AYER -- It's 8:30 a.m. on a Friday, and School Committee member Joyce Reischutz is ecstatic to see National Grid at the construction site at Ayer Shirley Regional High School.

She tells the workers she's glad they're there after stepping out of her car in the parking lot of Page-Hilltop Elementary School.

Yards away, massive mounds of dirt and a number of construction vehicles fill the area of the high school, which is in the midst of a $56 million renovation project.

Consigli Construction had been working to finish the 50,000-square-foot classroom addition -- and band and chorus rooms -- in time for students to use Tuesday, the first day of school.

The goal is just one of many in the phased project, guided over the years by School Committee members and a School Building Committee.

Last year, students were moved out of the classroom wing and into the old middle-school wing in preparation for construction. Phase 1 of the project began as soon as students' school year ended in June.

Students came back to new classrooms, band and chorus rooms Tuesday, while work on the rest of the school continues.

Students were happy as they got out of the buses, and received an overview of the new building, Superintendent of Schools Mary Malone said.

"I don't know who's more excited -- the teachers or the students," she said.

The timeline for building the new academic space was ambitious, she said, and groundbreaking for the classrooms was last September.


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But people on the planning and building committees really put their efforts to get the project running and ready for the students in a short time, she said.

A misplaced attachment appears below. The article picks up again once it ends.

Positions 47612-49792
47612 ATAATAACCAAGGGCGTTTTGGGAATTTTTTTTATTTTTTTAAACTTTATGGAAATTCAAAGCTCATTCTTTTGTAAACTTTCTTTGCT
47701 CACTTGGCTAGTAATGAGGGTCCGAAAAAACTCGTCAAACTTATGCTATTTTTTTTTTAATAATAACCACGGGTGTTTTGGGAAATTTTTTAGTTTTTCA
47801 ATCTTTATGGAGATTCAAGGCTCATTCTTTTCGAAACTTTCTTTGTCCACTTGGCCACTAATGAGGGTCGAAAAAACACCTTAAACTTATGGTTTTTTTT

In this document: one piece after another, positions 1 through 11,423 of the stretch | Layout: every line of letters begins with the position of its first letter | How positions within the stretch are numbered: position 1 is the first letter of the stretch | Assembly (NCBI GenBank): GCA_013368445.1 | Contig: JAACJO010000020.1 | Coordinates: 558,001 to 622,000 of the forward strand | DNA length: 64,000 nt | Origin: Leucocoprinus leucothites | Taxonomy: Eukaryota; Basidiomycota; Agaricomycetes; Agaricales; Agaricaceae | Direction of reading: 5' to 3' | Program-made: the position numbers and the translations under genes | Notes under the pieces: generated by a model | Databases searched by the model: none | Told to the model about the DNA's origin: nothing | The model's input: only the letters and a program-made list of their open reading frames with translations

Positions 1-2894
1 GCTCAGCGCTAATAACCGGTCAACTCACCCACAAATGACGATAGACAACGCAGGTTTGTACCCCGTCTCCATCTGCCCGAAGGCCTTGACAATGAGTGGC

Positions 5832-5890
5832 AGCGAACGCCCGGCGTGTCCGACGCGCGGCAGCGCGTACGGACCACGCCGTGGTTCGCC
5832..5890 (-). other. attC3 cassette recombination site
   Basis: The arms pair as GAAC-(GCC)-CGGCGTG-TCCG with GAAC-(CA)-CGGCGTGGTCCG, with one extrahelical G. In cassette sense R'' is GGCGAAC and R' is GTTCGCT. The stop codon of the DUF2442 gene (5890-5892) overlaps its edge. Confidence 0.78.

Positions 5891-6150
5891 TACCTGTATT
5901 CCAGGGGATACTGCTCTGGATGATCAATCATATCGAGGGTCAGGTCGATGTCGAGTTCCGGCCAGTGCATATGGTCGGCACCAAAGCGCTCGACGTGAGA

"It's really generated a lot of excitement, and we're able to provide the students from Ayer Shirley, really, a world-class education," she said.

The gym is scheduled for completion by Sept. 22, with the locker room and auditorium to follow in mid-October.

Trip Elmore, project manager, told the School Building Committee in August that the auditorium will also have the control-room wiring for the school's new TV studio. Until the wiring is up and live, the TV studio can't go up and go live, he said.

"There are a lot of interdependencies, and it's incredibly sensitive," he said. "You just hope that all things go as planned, because one big hiccup and we're in a different discussion."

But the progress since May is apparent at the high school, which will also feature a new cafeteria, library and medical area.

"There's all kinds of fun stuff here that's very interesting, and we'll see how it goes," said Reischutz, who is also on the School Building Committee. "But it's going very, very well for a renovation project."

The goal is to get the electricity hooked up and the new mechanical room running so the project can receive temporary occupancy permits that will allow students to be in the building.

Pat Kelly, a member of both committees, said students will use the old cafeteria for the first half of the school year. But when construction begins on the cafeteria in January, food will come from Page-Hilltop Elementary School. Officials are still working out where they want to seat students during lunch.

Kelly said the gym should be ready by basketball season. Volleyball -- the only other indoor sport -- might have to practice at the middle or elementary schools.

Walking around the busy construction site, Reischutz said the pavement of the parking lot is temporary and is composed of old, ground-up material.

Landscaping for the project, she says, should take place next summer.

Eventually, the old middle-school wing that housed students last year will be torn down. The tennis court will also be repaired, she said.

Elmore told the building committee that every inch of the building is under some sort of construction, and there is a lot to do.

"This team has worked very well together, collectively solving problems, not pointing fingers," he said. "It was a very aggressive schedule from day one, and now we're feeling it."

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